I am no Martha Stewart, but lately I’ve had the urge to make things beautiful–the nesting instinct returning after several months of neglecting my home in order to help my mom fight cancer. And so it was that I found myself sitting in front of a white box of rocks and an old metal pan that I found discarded in the garage, Adrian enlisted as Helper #1.
We poured packing peanuts into the pan, laid down a layer of paper to keep the rocks from falling through the peanuts to the bottom, and then placed the white stones over the top, their chalky white dust streaking our hands and hair. Every so often, Ado would find a grey rock mixed among the gleaming white and pluck it out.
“This is an ugly rock,” he would say. And then he’d toss it into what he dubbed “The Ugly Rock Box”.
I find the Ugly Rock Box an apt metaphor for life. Mostly, my own path has been smooth, marred in my teenage years only by the rocks of my parent’s divorce and the fact that I never made the cheerleading squad. In my twenties, my father died of cancer–a rock much bigger and jagged-edged than I’d known before-and in my thirties, I experienced a devastating divorce of my own. And now? My mother’s illness–the rounds of chemotherapy that put her in the hospital but didn’t curb the cancer’s growth, the surgery that left her abdomen cobbled together by wires, clips, and staples, and the frustrating sensation of being on a roller coaster blindfolded with no safety belt– should be crushing me like a boulder. Except for somehow it’s not.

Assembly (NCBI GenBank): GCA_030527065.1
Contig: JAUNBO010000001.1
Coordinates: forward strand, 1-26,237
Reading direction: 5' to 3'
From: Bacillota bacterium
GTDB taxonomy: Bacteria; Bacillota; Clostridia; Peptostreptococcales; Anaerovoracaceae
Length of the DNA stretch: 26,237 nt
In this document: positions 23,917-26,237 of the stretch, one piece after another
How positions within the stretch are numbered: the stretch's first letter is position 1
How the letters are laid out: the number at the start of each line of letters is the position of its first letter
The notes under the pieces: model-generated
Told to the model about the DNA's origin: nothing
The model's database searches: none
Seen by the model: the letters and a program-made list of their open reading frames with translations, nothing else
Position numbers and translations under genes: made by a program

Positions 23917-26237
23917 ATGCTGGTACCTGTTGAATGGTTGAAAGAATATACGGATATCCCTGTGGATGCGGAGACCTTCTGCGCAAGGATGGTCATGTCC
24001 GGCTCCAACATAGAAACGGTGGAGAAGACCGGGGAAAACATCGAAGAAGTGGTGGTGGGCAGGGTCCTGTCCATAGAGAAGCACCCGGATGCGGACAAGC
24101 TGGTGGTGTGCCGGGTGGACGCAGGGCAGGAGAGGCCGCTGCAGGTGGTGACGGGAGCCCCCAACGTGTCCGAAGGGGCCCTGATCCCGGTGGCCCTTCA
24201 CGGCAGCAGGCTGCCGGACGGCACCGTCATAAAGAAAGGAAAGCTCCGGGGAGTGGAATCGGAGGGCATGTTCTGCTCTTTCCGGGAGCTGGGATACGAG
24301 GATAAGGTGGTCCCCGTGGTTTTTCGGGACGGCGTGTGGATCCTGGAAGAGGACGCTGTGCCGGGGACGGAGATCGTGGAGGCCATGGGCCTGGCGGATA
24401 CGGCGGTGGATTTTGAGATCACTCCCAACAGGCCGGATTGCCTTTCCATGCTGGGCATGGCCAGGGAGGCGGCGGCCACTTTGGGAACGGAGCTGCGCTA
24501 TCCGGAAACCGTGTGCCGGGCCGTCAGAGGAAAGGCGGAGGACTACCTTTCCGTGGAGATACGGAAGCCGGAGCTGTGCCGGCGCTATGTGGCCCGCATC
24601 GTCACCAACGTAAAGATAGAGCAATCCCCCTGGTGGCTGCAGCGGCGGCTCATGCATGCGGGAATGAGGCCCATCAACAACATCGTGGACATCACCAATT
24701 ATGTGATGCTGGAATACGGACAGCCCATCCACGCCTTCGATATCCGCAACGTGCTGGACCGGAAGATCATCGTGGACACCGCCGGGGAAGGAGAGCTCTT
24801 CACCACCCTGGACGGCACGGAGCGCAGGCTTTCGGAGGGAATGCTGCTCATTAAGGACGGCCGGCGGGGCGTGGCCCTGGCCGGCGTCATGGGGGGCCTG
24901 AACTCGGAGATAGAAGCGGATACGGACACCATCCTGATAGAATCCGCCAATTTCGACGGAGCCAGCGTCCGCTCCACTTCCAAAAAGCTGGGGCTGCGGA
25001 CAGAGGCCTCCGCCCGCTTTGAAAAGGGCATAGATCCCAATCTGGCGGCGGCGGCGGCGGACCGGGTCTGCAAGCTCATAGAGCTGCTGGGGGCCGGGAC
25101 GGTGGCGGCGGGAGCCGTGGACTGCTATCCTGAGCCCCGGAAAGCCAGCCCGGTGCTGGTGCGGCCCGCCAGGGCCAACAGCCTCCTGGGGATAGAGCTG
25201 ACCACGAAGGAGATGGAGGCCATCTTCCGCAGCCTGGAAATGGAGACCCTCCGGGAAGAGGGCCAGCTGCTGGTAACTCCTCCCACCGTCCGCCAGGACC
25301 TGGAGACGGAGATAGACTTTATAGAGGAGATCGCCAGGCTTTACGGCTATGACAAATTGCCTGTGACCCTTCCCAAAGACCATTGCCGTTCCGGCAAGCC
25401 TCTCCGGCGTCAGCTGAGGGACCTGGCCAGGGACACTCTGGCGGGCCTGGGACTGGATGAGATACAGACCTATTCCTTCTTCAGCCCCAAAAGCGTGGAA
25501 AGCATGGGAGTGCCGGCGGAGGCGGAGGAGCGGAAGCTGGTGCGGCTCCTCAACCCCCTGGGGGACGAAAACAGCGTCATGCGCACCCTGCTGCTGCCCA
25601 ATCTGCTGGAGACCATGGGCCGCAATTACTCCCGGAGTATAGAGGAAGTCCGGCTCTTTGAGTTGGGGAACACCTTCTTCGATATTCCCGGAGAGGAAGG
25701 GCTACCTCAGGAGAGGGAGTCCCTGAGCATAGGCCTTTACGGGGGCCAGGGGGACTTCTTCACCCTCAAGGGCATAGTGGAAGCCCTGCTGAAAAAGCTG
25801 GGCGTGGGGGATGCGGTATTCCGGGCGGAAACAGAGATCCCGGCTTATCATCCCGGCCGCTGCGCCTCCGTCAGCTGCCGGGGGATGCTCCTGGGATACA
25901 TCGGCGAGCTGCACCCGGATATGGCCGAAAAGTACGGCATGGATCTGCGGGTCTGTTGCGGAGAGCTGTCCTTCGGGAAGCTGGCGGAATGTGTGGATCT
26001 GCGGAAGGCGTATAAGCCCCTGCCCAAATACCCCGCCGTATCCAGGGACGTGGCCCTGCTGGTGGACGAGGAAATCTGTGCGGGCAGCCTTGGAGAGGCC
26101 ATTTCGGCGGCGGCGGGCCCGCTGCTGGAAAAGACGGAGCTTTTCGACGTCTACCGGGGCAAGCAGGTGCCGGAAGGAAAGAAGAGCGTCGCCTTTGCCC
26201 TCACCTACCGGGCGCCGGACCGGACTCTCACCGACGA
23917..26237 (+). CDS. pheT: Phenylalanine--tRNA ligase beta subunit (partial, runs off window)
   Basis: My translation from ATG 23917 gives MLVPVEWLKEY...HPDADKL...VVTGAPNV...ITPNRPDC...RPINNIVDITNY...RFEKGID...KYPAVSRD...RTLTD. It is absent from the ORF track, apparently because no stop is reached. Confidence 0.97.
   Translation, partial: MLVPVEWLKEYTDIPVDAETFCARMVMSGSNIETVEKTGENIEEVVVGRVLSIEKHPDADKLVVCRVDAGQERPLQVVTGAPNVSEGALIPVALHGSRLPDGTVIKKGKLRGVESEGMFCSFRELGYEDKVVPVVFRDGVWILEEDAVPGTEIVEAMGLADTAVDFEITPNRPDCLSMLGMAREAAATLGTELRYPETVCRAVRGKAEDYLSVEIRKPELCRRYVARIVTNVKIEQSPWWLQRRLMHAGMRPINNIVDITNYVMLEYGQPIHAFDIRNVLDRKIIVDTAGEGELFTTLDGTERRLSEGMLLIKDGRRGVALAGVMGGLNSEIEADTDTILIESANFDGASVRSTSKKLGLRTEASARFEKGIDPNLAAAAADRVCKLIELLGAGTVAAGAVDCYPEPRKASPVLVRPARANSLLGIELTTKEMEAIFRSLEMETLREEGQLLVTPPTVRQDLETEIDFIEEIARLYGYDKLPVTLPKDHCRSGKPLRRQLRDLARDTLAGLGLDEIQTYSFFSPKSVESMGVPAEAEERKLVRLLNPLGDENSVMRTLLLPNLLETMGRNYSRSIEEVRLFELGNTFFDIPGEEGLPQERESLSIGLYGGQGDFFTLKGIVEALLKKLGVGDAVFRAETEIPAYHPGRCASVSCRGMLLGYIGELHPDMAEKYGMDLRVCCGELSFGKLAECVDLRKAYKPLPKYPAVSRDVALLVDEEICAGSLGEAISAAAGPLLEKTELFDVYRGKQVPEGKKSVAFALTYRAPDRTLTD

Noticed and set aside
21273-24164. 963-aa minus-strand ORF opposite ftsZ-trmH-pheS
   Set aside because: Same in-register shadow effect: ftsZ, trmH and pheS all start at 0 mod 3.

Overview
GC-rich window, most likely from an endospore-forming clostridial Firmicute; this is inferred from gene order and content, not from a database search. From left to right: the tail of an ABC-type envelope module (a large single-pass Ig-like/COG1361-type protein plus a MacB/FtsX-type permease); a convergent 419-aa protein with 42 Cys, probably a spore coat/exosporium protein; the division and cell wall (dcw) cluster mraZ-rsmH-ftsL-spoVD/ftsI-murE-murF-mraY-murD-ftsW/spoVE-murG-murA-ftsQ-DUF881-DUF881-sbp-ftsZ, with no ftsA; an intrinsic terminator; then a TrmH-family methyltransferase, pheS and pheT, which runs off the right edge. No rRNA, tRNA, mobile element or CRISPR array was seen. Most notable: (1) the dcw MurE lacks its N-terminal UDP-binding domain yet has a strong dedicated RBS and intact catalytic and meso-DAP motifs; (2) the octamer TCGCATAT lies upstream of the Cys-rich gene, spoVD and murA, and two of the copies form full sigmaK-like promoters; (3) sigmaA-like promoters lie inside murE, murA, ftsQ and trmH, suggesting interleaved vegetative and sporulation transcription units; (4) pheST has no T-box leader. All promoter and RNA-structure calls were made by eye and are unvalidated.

“I’ve had these flashes of extreme gratefulness and feeling profoundly lucky in this cancer experience,” I wrote to my sister Stephanie recently. ”I don’t really understand it–how can one feel grateful or lucky about something this awful and serious??–but when it comes it is like an incredible healing light that shines right through to my core.” Goofy? Maybe. But it’s true.
I would like to think that this epiphany is borne of wisdom, but it’s probably more of a defense mechanism–a way to prove to my mom that her children will be ok if she dies so that she doesn’t worry. I would also like to be able to toss all of life’s ugly rocks into a box as easily as Ado, not allowing them to muck up the rest, but I guess the lesson is that there is beauty in them too. It’s just more difficult to see.
Perhaps it is this newfound knowledge that spurred me to create something lovely out of rocks, a little boy by my side earnestly arranging nothing into something. And when we were through, I took a tiny succulent that Griffin grew in his gardening class and planted it right in the middle, pleased with the way its slender, green arms reached toward the light.